Professor Emeritus John Knight is a development economist who has conducted research on African countries and, increasingly, on China – the most interesting economy in the world. His research interests in a long Oxford career have included education, labour markets, inequality, growth, and happiness. He is Academic Director of the Oxford Chinese Economy Programme (OXCEP), based at St Edmund Hall. He was the first head of department when Economics was departmentalised in 2000, having previously been director of the Institute of Economics and Statistics.
His most recent book is China’s Remarkable Economic Growth, OUP, 2012. A previous book (Towards a Labour Market in China, OUP, 2005) received the Richard A. Lester Prize, awarded at Princeton University, for ‘the outstanding book in labor economics and industrial relations published in 2005’. The methodologically innovative book Education, Productivity and Inequality: The East African Natural Experiment, OUP/World Bank, appeared in 1990. In all five of his books his method was to publish several journal articles and then bring them together as chapters on a common theme. He has published, more than once in each case, in the American Economic Review, Economic Journal, and Journal of Development Economics. He was for many years chair of the editorial board of the Oxford Bulletin of Economics and Statistics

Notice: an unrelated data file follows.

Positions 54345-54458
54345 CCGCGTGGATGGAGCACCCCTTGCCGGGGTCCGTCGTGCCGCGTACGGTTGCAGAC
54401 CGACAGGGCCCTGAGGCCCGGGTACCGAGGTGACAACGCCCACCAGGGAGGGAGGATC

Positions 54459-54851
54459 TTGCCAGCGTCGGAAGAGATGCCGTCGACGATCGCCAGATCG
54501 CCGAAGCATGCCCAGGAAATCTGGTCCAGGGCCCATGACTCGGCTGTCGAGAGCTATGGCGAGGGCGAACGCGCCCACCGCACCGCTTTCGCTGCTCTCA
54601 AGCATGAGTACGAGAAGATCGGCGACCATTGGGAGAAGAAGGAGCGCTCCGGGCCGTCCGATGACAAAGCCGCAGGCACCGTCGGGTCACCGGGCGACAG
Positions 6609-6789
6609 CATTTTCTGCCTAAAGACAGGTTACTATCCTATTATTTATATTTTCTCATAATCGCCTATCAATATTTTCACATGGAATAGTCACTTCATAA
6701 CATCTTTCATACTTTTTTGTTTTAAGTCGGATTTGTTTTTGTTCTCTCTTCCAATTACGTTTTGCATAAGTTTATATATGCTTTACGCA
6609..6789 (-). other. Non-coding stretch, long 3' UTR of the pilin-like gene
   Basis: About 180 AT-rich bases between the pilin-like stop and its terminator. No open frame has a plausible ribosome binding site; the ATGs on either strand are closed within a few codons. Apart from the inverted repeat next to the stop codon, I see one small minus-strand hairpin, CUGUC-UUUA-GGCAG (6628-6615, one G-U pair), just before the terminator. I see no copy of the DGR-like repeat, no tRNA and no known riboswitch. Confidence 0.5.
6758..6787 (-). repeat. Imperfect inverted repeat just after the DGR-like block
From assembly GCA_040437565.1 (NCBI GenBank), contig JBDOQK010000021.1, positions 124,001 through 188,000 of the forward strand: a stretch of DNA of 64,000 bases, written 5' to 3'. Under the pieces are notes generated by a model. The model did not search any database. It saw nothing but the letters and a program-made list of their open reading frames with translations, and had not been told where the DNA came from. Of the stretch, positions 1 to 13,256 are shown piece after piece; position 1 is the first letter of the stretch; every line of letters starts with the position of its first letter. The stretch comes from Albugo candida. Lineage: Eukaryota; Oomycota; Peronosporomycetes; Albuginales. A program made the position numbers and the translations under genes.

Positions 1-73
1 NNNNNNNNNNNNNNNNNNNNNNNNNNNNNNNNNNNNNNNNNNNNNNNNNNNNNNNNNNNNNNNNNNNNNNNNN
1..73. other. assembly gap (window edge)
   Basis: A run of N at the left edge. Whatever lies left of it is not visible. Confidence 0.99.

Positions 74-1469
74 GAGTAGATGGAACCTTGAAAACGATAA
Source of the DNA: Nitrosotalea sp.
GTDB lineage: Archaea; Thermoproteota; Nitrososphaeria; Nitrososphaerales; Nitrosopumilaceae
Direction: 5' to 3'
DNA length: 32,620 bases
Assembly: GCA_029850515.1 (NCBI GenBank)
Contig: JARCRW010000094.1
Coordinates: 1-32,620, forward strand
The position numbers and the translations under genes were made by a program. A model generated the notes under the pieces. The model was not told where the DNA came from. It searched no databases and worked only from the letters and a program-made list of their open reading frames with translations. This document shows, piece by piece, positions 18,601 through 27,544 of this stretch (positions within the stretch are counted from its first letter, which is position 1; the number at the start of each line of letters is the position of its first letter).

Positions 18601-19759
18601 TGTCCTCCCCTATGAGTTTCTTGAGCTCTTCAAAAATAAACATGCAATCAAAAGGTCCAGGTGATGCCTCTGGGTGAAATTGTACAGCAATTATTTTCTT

Recently published journal articles: 'Is happiness infectious?', Scottish Journal of Political Economy. 64, 1, February, 2017: 1-24 (with Ramani Gunatilaka); ‘China’s expansion of higher education: the labor market consequences of a supply shock’, China Economic Review, 43, 2017: 127-41 (with Deng Quheng and Li Shi), ‘Fair and unfair inequality in China’, Economic and Political Studies, 5, 3, 2017: 256-65; ‘China’s evolving inequality’, Journal of Chinese Economic and Business Studies, 4, November, 2017. Rural-urban migration and happiness in China, World Happinesse Report 2018, online, 2018: 67-88 (with Ramani Gunatilaka); ‘Does China overinvest? Evidence from a panel of Chinese firms’, The European Journal of Finance , 25, 6, 2019:489-507 (with Sai Ding and Xiao Zhang); ’Memory and anticipation of income: new empirical support for an old theory of the utility function’, The Manchester School, 2019, 87, 5: 694-723 (with Ramani Gunatilaka); ‘The increasing inequality of wealth in China’, in Sicular et al., Changing Trends in China’s Inequality, 2020, OUP, ch. 4 (with Shi Li and Haiyuan Wan).Current research: inequality and happiness; the quality of society and happiness.